This time we'll prove equivalence of several 64-bit functions, a case when bruteforce isn't feasible.

The population count function is the function that counts number of 1 bits in the input word, AKA Hamming weight.

Many of them I've copypasted from the wikipedia article about this function and from the chessprogramming.org website. See also John Regehr's blog post about it.

These hackish functions are very arcane, hard to understand and therefore are highly prone to (unnoticed) typos.

I run CBMC and SMT solvers on my ancient Intel Core 2 Duo T9600 clocked at 2.13GHz.

So far, CBMC can prove this easily:

// time cbmc --trace --function check 1.c int popcount64a(uint64_t x) { x = (x & m1 ) + ((x >> 1) & m1 ); x = (x & m2 ) + ((x >> 2) & m2 ); x = (x & m4 ) + ((x >> 4) & m4 ); x = (x & m8 ) + ((x >> 8) & m8 ); x = (x & m16) + ((x >> 16) & m16); x = (x & m32) + ((x >> 32) & m32); return x; } int popcount64b(uint64_t x) { x -= (x >> 1) & m1; x = (x & m2) + ((x >> 2) & m2); x = (x + (x >> 4)) & m4; x += x >> 8; x += x >> 16; x += x >> 32; return x & 0x7f; } int popcount64c(uint64_t x) { x -= (x >> 1) & m1; x = (x & m2) + ((x >> 2) & m2); x = (x + (x >> 4)) & m4; return (x * h01) >> 56; } int popcount64_naive(uint64_t x) { uint64_t rt=0, i; for (i=0; i<64; i++) rt=rt+((x>>i)&1); return rt; } void check(uint64_t c) { assert (popcount64a(c)==popcount64b(c)); // etc };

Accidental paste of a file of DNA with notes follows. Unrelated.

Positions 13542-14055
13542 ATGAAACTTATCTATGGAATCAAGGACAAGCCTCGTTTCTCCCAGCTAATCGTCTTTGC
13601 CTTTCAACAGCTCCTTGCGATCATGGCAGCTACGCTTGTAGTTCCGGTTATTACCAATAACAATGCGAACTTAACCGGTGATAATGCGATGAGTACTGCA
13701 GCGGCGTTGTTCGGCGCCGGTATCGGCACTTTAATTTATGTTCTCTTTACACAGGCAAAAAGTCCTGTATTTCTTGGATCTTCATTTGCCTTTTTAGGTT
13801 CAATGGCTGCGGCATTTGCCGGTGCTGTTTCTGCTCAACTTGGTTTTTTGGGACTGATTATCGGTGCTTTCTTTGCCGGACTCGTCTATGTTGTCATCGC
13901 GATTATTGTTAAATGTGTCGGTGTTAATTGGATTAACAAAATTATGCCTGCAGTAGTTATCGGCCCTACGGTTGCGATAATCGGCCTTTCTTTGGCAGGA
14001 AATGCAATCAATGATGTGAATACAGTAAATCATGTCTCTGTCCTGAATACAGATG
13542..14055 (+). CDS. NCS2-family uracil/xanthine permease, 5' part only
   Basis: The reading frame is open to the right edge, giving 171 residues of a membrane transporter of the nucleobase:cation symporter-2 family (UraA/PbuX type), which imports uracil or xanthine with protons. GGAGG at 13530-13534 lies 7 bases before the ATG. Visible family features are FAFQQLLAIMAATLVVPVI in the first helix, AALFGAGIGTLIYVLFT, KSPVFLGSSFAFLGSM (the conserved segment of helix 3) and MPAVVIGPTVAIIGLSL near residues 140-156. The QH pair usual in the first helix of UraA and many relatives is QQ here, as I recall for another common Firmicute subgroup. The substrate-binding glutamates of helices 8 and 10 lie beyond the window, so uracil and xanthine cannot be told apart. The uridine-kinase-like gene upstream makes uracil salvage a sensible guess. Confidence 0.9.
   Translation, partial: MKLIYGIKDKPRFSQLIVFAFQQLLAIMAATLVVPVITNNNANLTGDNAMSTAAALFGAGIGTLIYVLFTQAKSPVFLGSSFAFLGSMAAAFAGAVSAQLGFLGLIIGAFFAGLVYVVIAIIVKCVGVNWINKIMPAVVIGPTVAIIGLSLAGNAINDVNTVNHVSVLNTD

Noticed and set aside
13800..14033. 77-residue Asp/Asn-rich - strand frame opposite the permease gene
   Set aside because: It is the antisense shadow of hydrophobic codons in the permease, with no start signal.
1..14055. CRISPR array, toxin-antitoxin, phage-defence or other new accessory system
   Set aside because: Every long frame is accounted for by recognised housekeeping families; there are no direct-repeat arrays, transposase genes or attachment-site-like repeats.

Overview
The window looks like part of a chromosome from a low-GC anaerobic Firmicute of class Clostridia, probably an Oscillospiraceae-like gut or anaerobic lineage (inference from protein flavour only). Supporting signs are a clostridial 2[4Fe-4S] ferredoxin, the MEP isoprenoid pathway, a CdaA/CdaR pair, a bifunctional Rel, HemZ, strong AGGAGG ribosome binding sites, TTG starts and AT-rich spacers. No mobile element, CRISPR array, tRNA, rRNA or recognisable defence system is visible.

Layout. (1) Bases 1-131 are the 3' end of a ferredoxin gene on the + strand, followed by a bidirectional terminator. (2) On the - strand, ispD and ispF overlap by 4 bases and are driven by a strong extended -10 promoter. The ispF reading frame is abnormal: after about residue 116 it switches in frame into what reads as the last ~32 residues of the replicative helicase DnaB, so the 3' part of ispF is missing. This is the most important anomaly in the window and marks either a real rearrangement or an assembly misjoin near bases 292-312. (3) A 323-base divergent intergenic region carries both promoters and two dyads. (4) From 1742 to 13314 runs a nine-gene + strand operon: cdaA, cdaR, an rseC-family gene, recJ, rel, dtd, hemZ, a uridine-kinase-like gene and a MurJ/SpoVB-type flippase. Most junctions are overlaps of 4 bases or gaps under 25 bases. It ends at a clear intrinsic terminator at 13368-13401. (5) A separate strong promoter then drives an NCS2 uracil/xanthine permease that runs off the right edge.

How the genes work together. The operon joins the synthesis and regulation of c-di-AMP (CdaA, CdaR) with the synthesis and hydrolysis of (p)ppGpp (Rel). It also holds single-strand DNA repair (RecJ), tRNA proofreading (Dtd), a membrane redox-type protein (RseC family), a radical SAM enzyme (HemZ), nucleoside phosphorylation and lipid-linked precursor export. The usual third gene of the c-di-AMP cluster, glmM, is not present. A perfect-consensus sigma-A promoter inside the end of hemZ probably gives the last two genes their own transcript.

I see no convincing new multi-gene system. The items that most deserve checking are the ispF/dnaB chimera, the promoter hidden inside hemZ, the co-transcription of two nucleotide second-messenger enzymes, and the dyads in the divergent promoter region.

These functions maybe quite naive, but I've been interested how CBMC handles arrays:

int popcount64_table(uint64_t x) { uint64_t tbl[16]={0,1,1,2,1,2,2,3,1,2,2,3,2,3,3,4}; uint64_t rt=0; rt=rt+tbl[(x>>(0*4))&0xf]; rt=rt+tbl[(x>>(1*4))&0xf]; ... rt=rt+tbl[(x>>(14*4))&0xf]; rt=rt+tbl[(x>>(15*4))&0xf]; return rt; } int popcount64_table2(uint64_t x) { uint64_t tbl[256]={ 0, 1, 1, 2, 1, 2, 2, 3, 1, 2, 2, 3, 2, 3, 3, 4, 1, 2, 2, 3, 2, 3, 3, 4, 2, 3, 3, 4, 3, 4, 4, 5, 1, 2, 2, 3, 2, 3, 3, 4, 2, 3, 3, 4, 3, 4, 4, 5, 2, 3, 3, 4, 3, 4, 4, 5, 3, 4, 4, 5, 4, 5, 5, 6, ... 2, 3, 3, 4, 3, 4, 4, 5, 3, 4, 4, 5, 4, 5, 5, 6, 3, 4, 4, 5, 4, 5, 5, 6, 4, 5, 5, 6, 5, 6, 6, 7, 3, 4, 4, 5, 4, 5, 5, 6, 4, 5, 5, 6, 5, 6, 6, 7, 4, 5, 5, 6, 5, 6, 6, 7, 5, 6, 6, 7, 6, 7, 7, 8}; uint64_t rt=0; rt=rt+tbl[(x>>(0*8))&0xff]; rt=rt+tbl[(x>>(1*8))&0xff]; ... rt=rt+tbl[(x>>(6*8))&0xff]; rt=rt+tbl[(x>>(7*8))&0xff]; return rt; }

Things gets a bit harder with a function copypasted from a well-known HAKMEM. It takes ~160 seconds to get job done, despite the somewhat hard (for SAT/SMT solvers) division/remainder function with the odd divisor (63):

int hakmem169_32(uint32_t x) { x = x - ((x >> 1) & 033333333333) - ((x >> 2) & 011111111111); x = (x + (x >> 3)) & 030707070707 ; return x % 63; /* casting out 63 */ } int hakmem169_64(uint64_t x) { return hakmem169_32(x>>32) + hakmem169_32(x&0xffffffff); };

Things gets harder on another arcane function attributed to B.Kernighan:

int popcount64d(uint64_t x) { int count; for (count=0; x; count++) x &= x - 1; // x = x & (x-1) return count; }

CBMC stuck in seemingly infinite "unwinding loop":